New York Shitty Day Ender: 400 McGuinness Boulevard

Or: How To Lose Friends & (Further) Alienate People

By all appearances the matter of a 200 bed assessment center for homeless men at 400 McGuinness Boulevard is not a proposal. It is rapidly becoming a reality— and if what I have received in my inbox is any indication, the powers behind this endeavor have inflicted abuse on the one thing Greenpoint is sorely lacking. HINT: it is not homeless people.

It is trees.

Laura (who took the above photographs) writes:

The property owner at 400 McGuinness Blvd. is already a nightmare for the community. I can’t imagine what things will be like when 200 formerly incarcerated individuals take residence there. Today Mike & I observed scaffolding workers actively damaging a city street tree. I identified myself as a citizen pruner and informed the crew that they aren’t supposed to do that. One worker replied “so what”. I replied, “It’s against the law”. He shrugged his shoulders. I saw I was getting nowhere and called Stephanie Thayer who promised to put in a call to the Forestry Dept. I backed up that call with a 311 complaint. Here’s the complaint number. C1-1-676689666

After Mike & I both placed complaints about the tree damage, we were approached by another worker who explained that he “couldn’t get hold of the super” for direction. He talked to one of the DOT workers in the office under the Pulaski Bridge, thinking he worked for the city and would know the rules. The guys were instructed by the DOT worker, “Don’t worry about it. No one will say anything.” Hmph!!!! I responded by telling him that I’m sure the workers are aware of the rules regarding how to construct scaffolding around a city tree. And if not, should be. I further explained that there is a $1,000. fine for damaging a city street tree and will be reporting it.

I and other community members busted their asses to advocate for city street trees and to care for them. The city is not safeguarding the investment of tax dollars by not taking street tree damage seriously. Something has to be done! There is far too much tree damage happening in Greenpoint…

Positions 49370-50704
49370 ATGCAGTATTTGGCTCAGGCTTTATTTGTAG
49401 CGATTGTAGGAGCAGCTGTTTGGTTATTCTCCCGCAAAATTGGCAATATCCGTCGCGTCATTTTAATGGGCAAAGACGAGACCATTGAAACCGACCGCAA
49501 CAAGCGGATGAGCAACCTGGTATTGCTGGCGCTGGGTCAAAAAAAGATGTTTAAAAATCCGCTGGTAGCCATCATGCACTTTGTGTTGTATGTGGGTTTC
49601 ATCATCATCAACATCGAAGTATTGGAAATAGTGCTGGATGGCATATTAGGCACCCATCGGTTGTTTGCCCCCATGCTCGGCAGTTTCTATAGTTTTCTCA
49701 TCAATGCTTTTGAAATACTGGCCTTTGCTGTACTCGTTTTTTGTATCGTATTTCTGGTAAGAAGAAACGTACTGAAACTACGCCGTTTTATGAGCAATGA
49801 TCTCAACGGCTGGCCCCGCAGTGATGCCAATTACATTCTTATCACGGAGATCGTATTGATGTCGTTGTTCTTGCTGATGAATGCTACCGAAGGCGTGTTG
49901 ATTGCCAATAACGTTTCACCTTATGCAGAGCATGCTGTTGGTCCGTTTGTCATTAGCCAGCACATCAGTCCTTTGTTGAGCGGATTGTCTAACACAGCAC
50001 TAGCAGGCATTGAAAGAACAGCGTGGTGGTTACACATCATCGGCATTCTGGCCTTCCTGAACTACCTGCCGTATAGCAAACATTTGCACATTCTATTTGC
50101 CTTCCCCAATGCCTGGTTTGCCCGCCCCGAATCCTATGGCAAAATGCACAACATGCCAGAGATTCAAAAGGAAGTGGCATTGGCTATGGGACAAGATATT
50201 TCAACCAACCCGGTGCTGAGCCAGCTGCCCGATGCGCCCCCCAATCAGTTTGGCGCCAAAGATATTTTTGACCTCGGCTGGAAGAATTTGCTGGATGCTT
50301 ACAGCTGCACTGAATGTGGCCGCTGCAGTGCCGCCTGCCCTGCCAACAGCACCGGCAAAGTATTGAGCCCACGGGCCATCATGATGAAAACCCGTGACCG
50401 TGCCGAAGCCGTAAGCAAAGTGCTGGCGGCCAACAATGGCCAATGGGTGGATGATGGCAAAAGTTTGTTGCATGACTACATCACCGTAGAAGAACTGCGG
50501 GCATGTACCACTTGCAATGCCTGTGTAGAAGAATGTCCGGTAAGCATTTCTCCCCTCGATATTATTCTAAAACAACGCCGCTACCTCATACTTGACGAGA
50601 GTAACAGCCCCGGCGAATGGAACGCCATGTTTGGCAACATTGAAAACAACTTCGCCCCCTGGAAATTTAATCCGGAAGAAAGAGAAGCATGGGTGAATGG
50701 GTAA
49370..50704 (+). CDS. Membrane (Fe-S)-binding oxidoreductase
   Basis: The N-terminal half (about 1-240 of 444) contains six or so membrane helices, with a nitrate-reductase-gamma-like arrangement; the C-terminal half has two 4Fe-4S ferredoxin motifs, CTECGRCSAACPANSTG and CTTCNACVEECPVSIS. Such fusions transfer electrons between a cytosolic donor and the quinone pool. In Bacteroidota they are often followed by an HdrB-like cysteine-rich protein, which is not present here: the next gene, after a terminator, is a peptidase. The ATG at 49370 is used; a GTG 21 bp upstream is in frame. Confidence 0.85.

I totally agree.

Miss Heather


2 Comments on New York Shitty Day Ender: 400 McGuinness Boulevard

  1. SinceritySearching on Tue, 30th Aug 2011 11:23 am
  2. Liberal people do not protest Homeless Shelters.

    Institutions of social services that in concept are for the good of society is what liberal people support and accept. That is the point. Dealing with foreseeable problems that are not as bad as the worst imagination in order to lift the greater good.

    You and all the rest of the so-called liberal carpetbaggers should be shamed for acting like fascist republicans protest this shelter.

    Wake up or be sincere. Currently you have the wrong priorities.

    -Just a Irish white boy from the Bronx living in the strange world of brooklyn hypocrisy.

  3. missheather on Tue, 30th Aug 2011 3:26 pm
  4. You’re absolutely correct: liberals do not protest homeless shelters. Communities do. The case of 400 McGuinness is no exception. A lot of people here— new and old— object to this facility.

    First off (and to clarify), what is proposed for 400 McGuinness is not a homeless shelter per se. It is an assessment center. There is a difference— one which I will explain shortly. Secondly, my community has a rather substantial homeless population. One, I will add, which will not be helped by this facility in any practical fashion. Here’s why: